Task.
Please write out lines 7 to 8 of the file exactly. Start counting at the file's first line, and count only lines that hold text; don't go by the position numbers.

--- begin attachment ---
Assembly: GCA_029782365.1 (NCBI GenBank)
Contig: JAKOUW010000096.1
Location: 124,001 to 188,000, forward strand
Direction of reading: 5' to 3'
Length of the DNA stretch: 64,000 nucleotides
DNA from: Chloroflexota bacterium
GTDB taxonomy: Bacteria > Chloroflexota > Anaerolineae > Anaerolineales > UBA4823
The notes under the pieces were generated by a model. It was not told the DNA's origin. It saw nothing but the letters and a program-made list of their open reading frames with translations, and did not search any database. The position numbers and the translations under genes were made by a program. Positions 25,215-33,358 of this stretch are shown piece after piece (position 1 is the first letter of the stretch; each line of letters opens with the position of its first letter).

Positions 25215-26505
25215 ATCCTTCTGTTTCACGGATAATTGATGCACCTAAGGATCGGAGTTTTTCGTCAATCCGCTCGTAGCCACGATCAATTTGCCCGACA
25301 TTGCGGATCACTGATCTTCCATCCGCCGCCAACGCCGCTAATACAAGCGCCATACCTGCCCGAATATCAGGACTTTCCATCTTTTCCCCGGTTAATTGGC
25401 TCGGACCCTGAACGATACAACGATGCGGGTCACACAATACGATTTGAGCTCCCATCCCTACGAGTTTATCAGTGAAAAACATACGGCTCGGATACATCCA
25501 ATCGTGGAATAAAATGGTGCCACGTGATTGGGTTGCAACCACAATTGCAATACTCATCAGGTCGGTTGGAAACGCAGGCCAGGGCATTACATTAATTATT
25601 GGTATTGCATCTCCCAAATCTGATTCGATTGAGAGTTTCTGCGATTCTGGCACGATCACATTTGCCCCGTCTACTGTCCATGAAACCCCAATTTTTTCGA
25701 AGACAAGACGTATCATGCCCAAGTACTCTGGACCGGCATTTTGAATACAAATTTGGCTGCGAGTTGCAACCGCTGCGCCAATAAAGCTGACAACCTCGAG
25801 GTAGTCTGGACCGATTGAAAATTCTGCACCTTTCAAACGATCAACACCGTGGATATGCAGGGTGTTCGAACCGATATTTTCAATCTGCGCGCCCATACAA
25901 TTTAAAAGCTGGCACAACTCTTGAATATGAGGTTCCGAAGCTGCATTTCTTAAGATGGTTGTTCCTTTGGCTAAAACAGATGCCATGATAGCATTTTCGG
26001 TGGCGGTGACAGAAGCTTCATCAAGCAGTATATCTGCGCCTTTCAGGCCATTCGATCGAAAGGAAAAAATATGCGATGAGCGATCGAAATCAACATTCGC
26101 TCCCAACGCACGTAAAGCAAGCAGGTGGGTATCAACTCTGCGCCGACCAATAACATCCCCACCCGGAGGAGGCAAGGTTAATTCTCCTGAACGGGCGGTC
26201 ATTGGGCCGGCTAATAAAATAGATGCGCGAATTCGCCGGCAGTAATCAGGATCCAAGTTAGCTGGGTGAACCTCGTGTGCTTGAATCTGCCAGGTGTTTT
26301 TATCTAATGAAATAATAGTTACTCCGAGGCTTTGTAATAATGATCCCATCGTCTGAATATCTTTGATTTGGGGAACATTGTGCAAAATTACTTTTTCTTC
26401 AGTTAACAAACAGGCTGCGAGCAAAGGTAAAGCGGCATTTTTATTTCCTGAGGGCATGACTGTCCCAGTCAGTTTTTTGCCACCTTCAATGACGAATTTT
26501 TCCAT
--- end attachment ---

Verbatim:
GTDB taxonomy: Bacteria > Chloroflexota > Anaerolineae > Anaerolineales > UBA4823
The notes under the pieces were generated by a model. It was not told the DNA's origin. It saw nothing but the letters and a program-made list of their open reading frames with translations, and did not search any database. The position numbers and the translations under genes were made by a program. Positions 25,215-33,358 of this stretch are shown piece after piece (position 1 is the first letter of the stretch; each line of letters opens with the position of its first letter).